Insertion of a new 8-digit tariff code
Globally, the tariff book is identical, up to the first 6 digits, for all 179 members of the World Customs Organisation (WCO). Beyond 6 digits, individual countries can create new tariff codes and apply specific duty rates for those tariff codes, as they wish. This leads to a very interesting application for 8-digit tariff codes, which is the more accurate defining of tariff codes for specific products. This allows for a number of important actions to be taken, because the impact of those actions is now more confined.
The first, and most common use of 8-digit tariff codes, is to increase duties on a specific tariff subheading, without impacting all of the other products included within that subheading.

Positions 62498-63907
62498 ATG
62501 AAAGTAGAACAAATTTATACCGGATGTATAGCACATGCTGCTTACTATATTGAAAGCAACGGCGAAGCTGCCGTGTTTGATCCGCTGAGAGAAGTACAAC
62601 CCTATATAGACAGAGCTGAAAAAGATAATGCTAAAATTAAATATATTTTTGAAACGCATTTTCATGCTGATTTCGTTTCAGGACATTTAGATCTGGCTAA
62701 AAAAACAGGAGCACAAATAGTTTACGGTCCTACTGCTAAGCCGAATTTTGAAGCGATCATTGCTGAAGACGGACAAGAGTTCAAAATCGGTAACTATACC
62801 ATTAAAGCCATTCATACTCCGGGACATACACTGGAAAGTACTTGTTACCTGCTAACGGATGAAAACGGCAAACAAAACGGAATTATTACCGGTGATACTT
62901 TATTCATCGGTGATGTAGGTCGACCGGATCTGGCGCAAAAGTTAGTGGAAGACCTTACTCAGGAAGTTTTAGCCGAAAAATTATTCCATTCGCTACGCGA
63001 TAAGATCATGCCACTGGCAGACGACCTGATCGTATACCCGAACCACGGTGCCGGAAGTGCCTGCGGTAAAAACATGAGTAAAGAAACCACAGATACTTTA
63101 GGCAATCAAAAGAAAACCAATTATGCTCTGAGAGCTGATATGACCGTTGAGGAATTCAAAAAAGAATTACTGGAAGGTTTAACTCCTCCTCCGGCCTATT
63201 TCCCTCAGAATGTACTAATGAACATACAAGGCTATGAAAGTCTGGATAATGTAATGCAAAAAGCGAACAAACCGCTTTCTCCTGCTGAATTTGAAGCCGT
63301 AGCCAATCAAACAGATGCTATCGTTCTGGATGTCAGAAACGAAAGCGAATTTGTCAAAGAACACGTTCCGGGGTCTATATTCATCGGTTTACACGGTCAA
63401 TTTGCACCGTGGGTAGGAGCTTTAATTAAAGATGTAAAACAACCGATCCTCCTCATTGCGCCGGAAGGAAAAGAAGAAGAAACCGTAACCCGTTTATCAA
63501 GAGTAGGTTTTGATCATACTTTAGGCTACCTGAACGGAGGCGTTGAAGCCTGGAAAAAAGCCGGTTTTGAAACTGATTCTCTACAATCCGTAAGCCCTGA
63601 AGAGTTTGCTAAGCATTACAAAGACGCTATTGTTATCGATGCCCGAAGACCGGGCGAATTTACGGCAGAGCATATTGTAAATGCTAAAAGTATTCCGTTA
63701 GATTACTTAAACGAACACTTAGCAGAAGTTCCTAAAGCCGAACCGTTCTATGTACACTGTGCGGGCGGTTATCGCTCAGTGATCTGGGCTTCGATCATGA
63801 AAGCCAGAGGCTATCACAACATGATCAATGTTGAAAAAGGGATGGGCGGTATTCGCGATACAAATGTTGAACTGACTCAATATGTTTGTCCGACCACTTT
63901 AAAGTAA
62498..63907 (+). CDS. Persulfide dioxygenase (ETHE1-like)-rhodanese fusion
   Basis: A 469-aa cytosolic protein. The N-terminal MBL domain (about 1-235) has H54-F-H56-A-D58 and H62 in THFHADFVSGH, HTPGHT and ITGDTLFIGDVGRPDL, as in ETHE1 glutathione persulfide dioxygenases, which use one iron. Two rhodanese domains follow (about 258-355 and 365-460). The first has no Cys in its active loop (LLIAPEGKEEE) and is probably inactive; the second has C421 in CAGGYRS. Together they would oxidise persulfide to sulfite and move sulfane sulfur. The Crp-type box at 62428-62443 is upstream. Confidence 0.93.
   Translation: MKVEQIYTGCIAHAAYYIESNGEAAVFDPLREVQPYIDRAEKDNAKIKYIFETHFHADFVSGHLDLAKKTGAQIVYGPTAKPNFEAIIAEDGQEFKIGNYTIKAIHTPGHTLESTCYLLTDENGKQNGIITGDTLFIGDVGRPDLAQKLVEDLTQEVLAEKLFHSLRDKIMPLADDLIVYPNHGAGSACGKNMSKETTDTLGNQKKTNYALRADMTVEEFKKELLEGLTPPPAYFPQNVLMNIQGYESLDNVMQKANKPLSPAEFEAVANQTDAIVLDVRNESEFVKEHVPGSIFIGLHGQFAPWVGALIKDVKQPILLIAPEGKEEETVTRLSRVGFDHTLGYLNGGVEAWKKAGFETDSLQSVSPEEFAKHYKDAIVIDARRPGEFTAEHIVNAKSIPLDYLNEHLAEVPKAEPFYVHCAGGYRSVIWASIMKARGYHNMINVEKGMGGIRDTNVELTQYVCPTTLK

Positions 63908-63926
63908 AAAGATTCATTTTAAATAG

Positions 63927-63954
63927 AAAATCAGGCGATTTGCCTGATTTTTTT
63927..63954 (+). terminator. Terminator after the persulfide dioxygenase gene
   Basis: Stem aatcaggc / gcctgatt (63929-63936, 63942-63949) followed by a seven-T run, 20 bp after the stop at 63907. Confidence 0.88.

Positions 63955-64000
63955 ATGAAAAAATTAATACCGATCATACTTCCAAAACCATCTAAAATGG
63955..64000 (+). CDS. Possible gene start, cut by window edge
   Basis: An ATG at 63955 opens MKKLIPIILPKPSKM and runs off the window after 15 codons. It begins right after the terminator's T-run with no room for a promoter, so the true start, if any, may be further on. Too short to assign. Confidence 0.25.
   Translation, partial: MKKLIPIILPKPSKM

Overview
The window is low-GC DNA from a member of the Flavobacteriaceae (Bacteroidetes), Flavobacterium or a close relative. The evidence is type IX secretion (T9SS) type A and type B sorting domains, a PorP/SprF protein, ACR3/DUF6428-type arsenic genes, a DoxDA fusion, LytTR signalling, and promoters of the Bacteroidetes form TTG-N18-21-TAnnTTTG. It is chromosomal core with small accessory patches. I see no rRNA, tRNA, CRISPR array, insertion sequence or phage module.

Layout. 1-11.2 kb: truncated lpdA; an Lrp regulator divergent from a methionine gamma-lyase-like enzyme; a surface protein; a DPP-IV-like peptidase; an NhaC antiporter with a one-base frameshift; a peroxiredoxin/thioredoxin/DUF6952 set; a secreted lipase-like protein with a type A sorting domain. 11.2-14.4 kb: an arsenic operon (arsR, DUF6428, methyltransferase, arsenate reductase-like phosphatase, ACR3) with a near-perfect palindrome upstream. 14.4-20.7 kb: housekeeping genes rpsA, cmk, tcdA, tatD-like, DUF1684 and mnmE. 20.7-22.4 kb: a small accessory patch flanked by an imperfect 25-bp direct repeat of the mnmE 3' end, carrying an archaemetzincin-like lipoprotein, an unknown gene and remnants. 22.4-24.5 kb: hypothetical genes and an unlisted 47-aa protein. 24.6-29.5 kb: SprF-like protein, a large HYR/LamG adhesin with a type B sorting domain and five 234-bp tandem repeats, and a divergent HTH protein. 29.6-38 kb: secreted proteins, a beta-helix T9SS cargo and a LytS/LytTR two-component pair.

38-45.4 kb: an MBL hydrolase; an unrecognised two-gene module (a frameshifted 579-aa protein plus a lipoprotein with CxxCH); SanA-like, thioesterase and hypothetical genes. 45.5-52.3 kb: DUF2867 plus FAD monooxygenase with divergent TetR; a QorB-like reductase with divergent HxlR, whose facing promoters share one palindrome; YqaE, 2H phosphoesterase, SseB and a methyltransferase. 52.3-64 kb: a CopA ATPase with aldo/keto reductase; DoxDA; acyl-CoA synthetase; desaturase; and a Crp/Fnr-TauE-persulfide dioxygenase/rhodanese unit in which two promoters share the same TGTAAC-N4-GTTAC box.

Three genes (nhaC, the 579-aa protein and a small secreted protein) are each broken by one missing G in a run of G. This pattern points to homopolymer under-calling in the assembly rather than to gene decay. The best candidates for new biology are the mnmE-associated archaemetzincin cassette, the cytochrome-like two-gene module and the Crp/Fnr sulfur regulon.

The second application is the reverse of this, when duties should be reduced without impacting the products that are produced locally and where a rebate of duty is not possible. Rebates of duty can usually only be accessed if the product imported forms part of a manufacturing process. 8-digit tariff codes allow duties to be reduced even when the imported product is not a raw material in a manufacturing process.
The third application is for monitoring purposes. The trade statistics issued monthly by SARS is of limited value when those statistics refer to a really broad tariff code. By creating a new, more descriptive, tariff code, interested companies can more accurately monitor the traffic through a given tariff code. Tools like Stratalyze allow this monitoring to be done more effectively.